# Series & Parallel Circuits

## Purpose:

• to practice constructing electric circuits
• to observe characteristics of series and parallel circuits

## Discussion:

In this lab activity, you will construct a sequence of simple series and parallel circuits using small light bulbs.

## 1.5/2 VDC power supply 3 light bulbs & sockets 7 connecting wires 1 knife switch Procedure:

IMPORTANT: In this lab activity you will use ONLY the "COMMON" and "1.5/2 VDC" terminals on the power supply. Connecting the circuit to any other terminals will certainly result in destruction of equipment and might well be hazardous to you and your lab partner. This will NOT be treated as a "harmless prank". Disciplinary action will be taken, and you will be responsible for damaged equipment.

### Preliminaries:

1. Set up the circuit depicted in the schematic diagram shown at right using the power supply, switch, one light bulb, and 3 wires. Since you are probably not comfortable reading an electrical schematic, here's how:
1. Clip one end of a connecting wire to the 1.5/2 VDC terminal of the power supply.
2. Connect the other end of the wire to either side of the knife switch.
3. Be sure that the switch is open.
4. Using another wire, connect the other side of the switch to either screw on the light socket
5. Connect the third wire from the other screw on the light socket to the COMMON terminal of the power supply.
2. Close the switch. If the light bulb doesn't light, check your connections. If you can't get it to work, call your teacher.

### Series Circuits:

1. Open the switch. If the light doesn't go out, check your connections. If you can't figure it out, call your teacher.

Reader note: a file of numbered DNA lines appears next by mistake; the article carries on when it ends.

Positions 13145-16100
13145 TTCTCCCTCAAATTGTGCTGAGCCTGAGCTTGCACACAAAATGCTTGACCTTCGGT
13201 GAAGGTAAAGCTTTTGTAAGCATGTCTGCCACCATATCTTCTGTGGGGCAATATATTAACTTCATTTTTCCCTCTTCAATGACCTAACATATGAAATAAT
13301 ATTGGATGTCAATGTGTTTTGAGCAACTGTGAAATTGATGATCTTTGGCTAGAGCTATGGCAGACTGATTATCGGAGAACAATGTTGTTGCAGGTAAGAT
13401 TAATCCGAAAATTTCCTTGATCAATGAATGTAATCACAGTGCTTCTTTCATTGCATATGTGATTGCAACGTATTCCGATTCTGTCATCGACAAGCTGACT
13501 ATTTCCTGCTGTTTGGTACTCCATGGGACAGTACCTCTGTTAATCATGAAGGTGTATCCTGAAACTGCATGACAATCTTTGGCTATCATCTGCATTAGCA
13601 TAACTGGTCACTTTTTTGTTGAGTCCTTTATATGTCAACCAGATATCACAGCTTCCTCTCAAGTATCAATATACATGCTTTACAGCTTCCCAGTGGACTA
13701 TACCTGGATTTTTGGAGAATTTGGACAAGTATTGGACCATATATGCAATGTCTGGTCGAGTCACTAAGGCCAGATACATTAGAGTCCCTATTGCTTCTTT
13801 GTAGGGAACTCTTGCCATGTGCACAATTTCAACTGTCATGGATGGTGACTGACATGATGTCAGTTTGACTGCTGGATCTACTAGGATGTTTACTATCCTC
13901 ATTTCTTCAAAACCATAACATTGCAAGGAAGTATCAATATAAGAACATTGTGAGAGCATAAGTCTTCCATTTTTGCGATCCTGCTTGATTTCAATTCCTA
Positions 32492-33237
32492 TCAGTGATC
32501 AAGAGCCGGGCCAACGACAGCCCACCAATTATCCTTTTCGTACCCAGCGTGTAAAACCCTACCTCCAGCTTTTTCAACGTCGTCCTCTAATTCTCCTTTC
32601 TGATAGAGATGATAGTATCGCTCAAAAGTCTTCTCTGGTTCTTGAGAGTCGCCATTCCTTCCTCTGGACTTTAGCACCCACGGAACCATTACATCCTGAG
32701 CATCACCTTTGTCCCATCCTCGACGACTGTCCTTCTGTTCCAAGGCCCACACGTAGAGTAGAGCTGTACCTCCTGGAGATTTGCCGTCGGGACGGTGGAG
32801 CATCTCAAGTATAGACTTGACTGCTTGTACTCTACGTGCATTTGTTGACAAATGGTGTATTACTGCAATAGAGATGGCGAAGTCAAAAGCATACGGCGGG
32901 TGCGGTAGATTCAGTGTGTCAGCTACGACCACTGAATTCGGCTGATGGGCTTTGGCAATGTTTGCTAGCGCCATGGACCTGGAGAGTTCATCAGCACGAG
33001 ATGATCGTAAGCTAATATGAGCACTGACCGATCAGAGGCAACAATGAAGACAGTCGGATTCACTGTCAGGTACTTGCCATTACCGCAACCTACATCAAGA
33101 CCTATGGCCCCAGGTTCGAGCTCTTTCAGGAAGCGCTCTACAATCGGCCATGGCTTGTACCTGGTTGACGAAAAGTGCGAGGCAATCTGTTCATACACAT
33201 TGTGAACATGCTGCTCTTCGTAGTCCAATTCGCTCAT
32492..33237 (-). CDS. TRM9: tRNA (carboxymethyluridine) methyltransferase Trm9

2. Connect another light bulb in series with the first. To do this:
1. Be sure the knife switch is open.
2. Disconnect the wire at the COMMON terminal (only) and connect this end to either screw on the new light socket.
3. Connect a new wire from the other screw on the light socket to the COMMON terminal on the power supply.
3. Close the switch. How does the brightness of the two light bulbs in series compare with the brightness of the single light bulb?

4. Unscrew one light bulb. What happens?

5. Add a third light bulb in series with the first two. (Follow instructions in step 4.)
6. Compare the brightness of the three bulbs in series to the brightness of the original light bulb.

7. Unscrew one of the bulbs. What happens? Does it make any difference which bulb you remove?

### Parallel Circuits:

1. Remove three light bulbs from your circuit so that you have the original circuit from step 1 and 2 (a switch plus one bulb).
2. Connect a second bulb in parallel with the first. To do this:
1. Be sure the knife switch is open.
2. Connect a new wire from a screw on the original light socket to either screw on the new light socket.
3. Connect a new wire from the other screw on the original light socket to the other screw on the new light socket.
3. Close the switch. How does the brightness of the two light bulbs in parallel compare with the brightness of the single light bulb? How does it compare with the brightness of the two bulbs in series?

4. Unscrew one light bulb. What happens?

5. Add a third light bulb in parallel with the first two. (Follow instructions in step 2.)
6. Compare the brightness of the three bulbs in parallel to the brightness of the original light bulb, and to the brightness of the three bulbs in series.

7. Unscrew one of the bulbs. What happens? Does it make any difference which bulb you remove?

8. "It says in the book" that two light bulbs in parallel are just as bright as a single light bulb, but that probably didn't happen, did it? What are some plausible hypotheses for this discrepancy?

last update March 23, 2001 by JL Stanbrough